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Sunday, January 29, 2012

Eggs in a Basket--cozy breakfast fare

Little ones love cooking eggs in a piece of toast!
Older children can break the egg and tip it into the prepared bread:  Younger children can scramble the egg first.  

Here's What You Need:
*Toasted bread, or waffles-or a bagel, cut in half
*Butter, or cooking spray
*small bowl  and fork to scramble eggs.
*Heart-Shaped or other shape cookie cutter, or a simple drinking glass to make a circle

Here's What You Do:
*Toast a piece of bread, waffle or bagel
*Have your child press a cookie cutter or drinking glass into the middle of the bread or waffle to make a hole--the bagel already has one!
*Show your child how to crack an egg on the edge of a bowl and empty it into the bowl.  Alternately, have your child hold an egg in the palm of his or her hand.  Demonstrate giving the egg a whack with a table knife and then pulling the two halves apart to empty the egg into the bowl.  If you are willing to sacrifice a few eggs, this process is fascinating to children, and a good skill to practice and learn.

*Let your child whisk the egg with a fork.  
*Place a cold frying pan on the table.  Grease with butter, or use cooking spray.
*Have your child place the prepared bread into the center of the pan.  
*Your young chef can pour the whisked egg from the bowl into hole in the bread.

*For safety,you take over now by heating the stove and frying the "egg in a basket" as your child watches. Flip and cook on both sides.

A few books featuring eggs......

By Michael Dahl

Wednesday, January 18, 2012

Ice Fishing Game

Adam displays a fine catch!
(all photo credits:  Seth Chrisman)
Here's What You Need:
large bowl filled with water
ice cubes
container of salt
pencil, or wooden spoon

Here's What You Do:
Make a "fishing pole" by tying a foot-long length or yarn or string to a wooden spoon or pencil.
Add a couple dozen ice cubes to a large salad or pasta bowl filled with cold water. Place the empty small bowl near the bowl of ice.
Your fisherman chooses an ice cube and dangles the end of his or her yarn so that a half-inch or so is in contact with the cube.  Pour a bit of salt over the end of the yarn and the cube.  Wait a few moments, and then when the yarn is lifted gently, the cube will lift out of the water.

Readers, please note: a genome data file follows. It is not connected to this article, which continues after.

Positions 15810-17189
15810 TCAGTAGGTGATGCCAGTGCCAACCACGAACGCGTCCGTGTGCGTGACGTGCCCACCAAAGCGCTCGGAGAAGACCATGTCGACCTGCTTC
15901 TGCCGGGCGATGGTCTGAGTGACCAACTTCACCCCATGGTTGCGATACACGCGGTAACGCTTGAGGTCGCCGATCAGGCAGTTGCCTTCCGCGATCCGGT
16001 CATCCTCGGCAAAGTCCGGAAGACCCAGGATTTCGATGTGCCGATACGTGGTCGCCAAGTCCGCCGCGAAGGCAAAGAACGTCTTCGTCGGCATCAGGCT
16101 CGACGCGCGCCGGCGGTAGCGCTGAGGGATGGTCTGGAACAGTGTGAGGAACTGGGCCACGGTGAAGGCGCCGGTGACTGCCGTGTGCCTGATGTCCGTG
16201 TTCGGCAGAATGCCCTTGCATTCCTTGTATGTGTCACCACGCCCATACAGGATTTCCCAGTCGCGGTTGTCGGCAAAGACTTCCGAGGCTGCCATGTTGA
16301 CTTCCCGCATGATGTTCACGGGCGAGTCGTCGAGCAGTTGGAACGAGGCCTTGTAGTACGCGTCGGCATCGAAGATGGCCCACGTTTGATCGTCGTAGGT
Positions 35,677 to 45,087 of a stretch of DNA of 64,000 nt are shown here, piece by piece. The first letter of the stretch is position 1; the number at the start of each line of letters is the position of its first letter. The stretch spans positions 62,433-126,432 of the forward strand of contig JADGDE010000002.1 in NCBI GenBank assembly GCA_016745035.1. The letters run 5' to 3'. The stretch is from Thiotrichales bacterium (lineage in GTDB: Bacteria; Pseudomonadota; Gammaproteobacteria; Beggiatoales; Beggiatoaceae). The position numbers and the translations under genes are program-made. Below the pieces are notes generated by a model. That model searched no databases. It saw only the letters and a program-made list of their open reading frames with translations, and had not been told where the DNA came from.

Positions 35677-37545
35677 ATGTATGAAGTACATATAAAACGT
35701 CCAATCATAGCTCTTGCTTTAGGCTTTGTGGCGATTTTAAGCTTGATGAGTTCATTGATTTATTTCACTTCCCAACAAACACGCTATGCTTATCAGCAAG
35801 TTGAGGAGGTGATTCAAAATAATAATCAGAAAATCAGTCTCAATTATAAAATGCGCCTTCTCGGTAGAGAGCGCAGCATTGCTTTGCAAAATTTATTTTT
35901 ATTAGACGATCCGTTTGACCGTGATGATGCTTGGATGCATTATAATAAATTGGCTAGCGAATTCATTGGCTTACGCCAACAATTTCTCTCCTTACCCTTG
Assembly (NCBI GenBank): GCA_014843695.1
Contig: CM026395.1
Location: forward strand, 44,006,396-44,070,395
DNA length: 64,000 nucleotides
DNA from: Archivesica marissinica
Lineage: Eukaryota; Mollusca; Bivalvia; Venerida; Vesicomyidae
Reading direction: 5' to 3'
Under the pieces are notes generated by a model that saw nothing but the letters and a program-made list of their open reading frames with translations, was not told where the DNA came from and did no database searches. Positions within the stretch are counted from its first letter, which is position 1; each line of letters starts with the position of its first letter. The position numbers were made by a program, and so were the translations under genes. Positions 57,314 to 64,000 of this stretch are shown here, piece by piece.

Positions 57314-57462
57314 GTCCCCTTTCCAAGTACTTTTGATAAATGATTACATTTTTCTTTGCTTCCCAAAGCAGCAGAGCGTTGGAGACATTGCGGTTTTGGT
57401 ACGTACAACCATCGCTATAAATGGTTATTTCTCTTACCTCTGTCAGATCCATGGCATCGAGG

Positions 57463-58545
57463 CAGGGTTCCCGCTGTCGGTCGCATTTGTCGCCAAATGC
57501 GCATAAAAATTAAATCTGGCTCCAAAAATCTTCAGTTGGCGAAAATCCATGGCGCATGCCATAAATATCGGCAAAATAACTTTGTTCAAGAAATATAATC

See how many ice cube "fish" each player can lift and move to a smaller bowl during his or her turn. Ask the players what kind of fish they are catching.  Is it a salmon, trout or catfish?--Or maybe a shark or whale! 
     Salt melts the ice and it quickly re-freezes with the yarn.  The strategy lies in figuring out how much salt to use and how long to wait before lifting out the cube.  It will take a little experimenting!
Basic science vocabulary to introduce:
Matter:  anything that has weight and takes up space.  All matter is made up of tiny particles called molecules.
Liquid:  a substance that flows, like water.  The molecules move about freely.
Solid:  a substance that is stable, like ice cubes.  The molecules are tightly packed and don't move. Ice is the solid form of water.
Freeze:  When the temperature is so cold, a liquid substance becomes a solid.

Monday, January 2, 2012

Bird Cafe

On the menu--a variety of ideas for feeding your neighborhood birds:

    Pine cone bird feeder, a classic
Go for a walk and collect pine cones found in nature-
the cones bought in craft stores are usually treated with chemicals.

Here's What You Need:
pine cones
bird seed--you can also add ingredients like oatmeal and raisins.
peanut butter (if allergies are a problem, use vegetable shortening, lard or suet)
yarn, twine, string or ribbon, for hanging the bird treats.
plastic knives, craft sticks, or table knife for spreading the peanut butter
shallow dish

Here's What You Do:
*Pour some bird seed into the shallow dish.
*Fasten a foot-long piece of string to each pine cone.
*Have your child spread the peanut butter or one of the alternative substances onto the pine cone.
*Let your child dip and roll the covered pine cone into the birdseed mixture.
*Take a walk outside and find a place to hang your bird-feeder--from a tree or shrub. If you can find a place outside your window, you may be able to watch your feathered friends enjoy their treats!

Bird-seed cakes

Here's What You Need:

unflavored gelatin packets
boiling water
wooden spoon

Here's What You Do:

*Dissolve one packet of gelatin into one cup of boiling water (an adult's job). 
*Put the dissolved mixture into a bowl and pour in about 3 cups of birdseed.  Let your child mix it up.  Add more seed if needed, to make a stiff "dough." 

 *Spoon the mixture into molds, or empty yogurt containers, etc--even cookie cutters can work if you tape some cardboard to make a bottom. Pack the mixture down firmly.
*Tie a loop of yarn for hanging later, and press the knotted end into the cake.  Press a bit more of the seed mixture on top to hold it in place.  
*The cakes will harden at room temperature, but for quicker results, place them in the refrigerator until firm.
*To release the cakes from the molds, dip briefly into hot water.  The cakes should pop out easily.   
*Now they are ready to hang in your garden!

Variation:  Mix one part lard with two parts birdseed.  Children can mash and mix this with their hands and press it into yogurt containers, molds, or cookie cutters.  Freeze or refrigerate until firm.  Tie with twine, or hang in a recycled mesh bag (such as the kind Laughing Cow cheese comes in) and dangle it in your garden.

Watch out for marauding squirrels!

What to do with a recycled milk carton:

"Feeding the birds" from Jennie's Hat by Ezra Jack Keats